Greg and I started racing about the same time, and I watched him and viewed him as my hero. All those sentiments that Greg said about me, I agree with him and return them. I have been in this level of sports cars for thirty years and I have seen several car owners that were great competitors, but I have to say, the Muscle Milk guys, Greg and Penny and Mike and all his crew, it is just great competing with them, and that is what we are here for. When Greg came on the scene, I knew that he was going to put forth a great effort, a total effort. And I knew that he was going to deal with it the way that I think we have to in sports car racing, which is a totally different genre than other racing, in that owners drive their cars and that puts a whole different tilt on the competition and the importance of the idea of being a sportsman. It has been great competition. We have had a great deal of fun and Greg is absolutely right about the Elkhart race last year. But the other offset to that was the year before, 2011, was the also the closest finish in IMSA history (up until last year)r and Greg won that one. The first people after the 2011 race that I went over to congratulate were Greg and his crew and the first people who came over to us last year were Greg and his people. I told Greg last year after the Elkhart race that next year we are going to have to ask Elkhart for appearance money!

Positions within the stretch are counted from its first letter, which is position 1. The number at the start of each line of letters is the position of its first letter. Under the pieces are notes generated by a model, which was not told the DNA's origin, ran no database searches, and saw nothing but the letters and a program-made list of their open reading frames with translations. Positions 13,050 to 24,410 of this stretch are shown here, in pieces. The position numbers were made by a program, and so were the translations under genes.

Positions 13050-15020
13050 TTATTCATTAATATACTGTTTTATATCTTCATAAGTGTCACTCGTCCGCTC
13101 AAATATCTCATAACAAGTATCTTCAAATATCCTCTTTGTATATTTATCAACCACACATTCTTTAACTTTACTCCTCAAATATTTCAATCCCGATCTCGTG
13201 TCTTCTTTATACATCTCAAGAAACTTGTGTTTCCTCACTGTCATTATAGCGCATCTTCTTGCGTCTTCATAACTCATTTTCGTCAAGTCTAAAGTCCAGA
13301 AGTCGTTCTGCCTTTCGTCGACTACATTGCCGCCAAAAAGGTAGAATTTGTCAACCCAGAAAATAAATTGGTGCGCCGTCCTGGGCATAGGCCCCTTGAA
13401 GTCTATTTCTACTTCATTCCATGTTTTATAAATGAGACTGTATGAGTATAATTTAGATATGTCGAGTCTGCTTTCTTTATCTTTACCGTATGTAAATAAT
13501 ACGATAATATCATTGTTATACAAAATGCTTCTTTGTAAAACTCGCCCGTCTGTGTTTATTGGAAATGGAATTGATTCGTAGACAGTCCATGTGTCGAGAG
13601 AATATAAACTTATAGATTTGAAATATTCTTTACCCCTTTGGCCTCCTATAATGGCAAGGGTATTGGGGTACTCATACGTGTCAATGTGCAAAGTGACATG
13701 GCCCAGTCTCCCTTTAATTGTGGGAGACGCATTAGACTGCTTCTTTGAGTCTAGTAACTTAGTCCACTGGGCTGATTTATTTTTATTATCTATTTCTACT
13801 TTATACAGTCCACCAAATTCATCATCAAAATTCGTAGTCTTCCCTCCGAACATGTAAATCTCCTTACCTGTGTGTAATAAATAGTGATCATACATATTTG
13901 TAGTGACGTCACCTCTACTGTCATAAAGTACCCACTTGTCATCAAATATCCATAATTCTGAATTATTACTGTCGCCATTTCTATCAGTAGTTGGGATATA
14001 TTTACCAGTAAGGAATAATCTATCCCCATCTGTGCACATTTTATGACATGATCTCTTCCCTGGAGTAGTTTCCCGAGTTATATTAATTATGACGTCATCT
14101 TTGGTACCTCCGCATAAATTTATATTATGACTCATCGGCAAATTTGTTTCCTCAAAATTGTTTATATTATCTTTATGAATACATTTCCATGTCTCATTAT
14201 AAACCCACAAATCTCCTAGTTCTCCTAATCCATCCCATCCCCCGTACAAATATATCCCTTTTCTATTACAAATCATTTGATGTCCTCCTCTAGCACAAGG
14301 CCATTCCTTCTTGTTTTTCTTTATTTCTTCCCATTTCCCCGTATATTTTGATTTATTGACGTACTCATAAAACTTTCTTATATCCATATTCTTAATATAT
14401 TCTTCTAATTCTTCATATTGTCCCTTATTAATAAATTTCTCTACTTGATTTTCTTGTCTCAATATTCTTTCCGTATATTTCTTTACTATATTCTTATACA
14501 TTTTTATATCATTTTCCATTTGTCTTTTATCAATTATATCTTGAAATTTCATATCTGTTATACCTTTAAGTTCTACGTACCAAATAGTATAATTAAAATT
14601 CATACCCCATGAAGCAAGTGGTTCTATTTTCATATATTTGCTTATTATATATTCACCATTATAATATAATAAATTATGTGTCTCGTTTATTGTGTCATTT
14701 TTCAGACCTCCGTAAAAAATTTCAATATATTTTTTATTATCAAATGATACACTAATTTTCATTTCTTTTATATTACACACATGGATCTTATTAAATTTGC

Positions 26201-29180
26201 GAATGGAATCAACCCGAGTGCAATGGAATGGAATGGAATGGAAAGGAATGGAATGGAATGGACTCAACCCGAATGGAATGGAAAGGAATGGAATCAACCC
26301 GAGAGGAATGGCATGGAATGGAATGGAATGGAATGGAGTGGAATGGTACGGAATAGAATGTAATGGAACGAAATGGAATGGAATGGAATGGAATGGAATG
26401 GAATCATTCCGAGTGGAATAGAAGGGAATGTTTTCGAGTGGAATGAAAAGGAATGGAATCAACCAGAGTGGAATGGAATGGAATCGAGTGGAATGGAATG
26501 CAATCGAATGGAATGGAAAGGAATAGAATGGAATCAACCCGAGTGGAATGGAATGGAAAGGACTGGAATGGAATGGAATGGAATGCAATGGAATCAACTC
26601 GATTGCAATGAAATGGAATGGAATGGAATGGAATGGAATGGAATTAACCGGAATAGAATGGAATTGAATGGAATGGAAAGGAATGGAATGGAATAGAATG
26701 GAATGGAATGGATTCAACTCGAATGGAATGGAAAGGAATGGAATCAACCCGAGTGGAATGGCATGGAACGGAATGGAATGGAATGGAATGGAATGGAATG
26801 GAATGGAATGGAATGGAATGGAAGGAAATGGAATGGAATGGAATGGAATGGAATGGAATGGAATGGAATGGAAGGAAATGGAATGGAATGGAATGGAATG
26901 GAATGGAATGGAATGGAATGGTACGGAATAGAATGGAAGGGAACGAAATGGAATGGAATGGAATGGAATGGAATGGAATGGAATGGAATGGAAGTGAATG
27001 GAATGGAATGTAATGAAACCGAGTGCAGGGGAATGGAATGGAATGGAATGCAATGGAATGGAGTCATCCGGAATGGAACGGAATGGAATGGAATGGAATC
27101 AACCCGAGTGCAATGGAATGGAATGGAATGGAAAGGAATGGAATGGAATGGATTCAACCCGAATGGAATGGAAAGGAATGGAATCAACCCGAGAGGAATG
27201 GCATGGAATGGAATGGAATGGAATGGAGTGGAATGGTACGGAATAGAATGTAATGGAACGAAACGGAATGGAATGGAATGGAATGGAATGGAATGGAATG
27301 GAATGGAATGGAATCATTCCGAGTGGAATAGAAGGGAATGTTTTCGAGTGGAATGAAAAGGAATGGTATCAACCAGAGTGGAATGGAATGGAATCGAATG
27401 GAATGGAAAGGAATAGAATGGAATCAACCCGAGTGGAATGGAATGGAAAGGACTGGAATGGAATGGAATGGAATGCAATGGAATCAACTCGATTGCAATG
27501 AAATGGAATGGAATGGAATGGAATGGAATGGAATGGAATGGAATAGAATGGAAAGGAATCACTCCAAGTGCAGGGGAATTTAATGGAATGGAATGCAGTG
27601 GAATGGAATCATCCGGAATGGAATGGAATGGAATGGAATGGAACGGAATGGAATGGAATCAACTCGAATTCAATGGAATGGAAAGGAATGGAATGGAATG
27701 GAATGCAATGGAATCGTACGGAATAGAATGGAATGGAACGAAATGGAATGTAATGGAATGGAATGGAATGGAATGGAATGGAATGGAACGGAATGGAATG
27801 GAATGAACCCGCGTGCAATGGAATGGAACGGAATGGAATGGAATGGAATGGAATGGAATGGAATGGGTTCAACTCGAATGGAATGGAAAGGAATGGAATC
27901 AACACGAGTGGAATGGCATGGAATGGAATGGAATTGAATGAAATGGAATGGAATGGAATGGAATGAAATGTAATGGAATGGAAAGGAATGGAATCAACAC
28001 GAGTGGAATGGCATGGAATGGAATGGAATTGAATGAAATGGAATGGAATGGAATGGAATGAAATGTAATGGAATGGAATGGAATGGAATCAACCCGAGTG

You both have had manufacturer involvement at various times, but being privateers has defined your teams over the years. How do you maintain your passion for racing competing against factory efforts?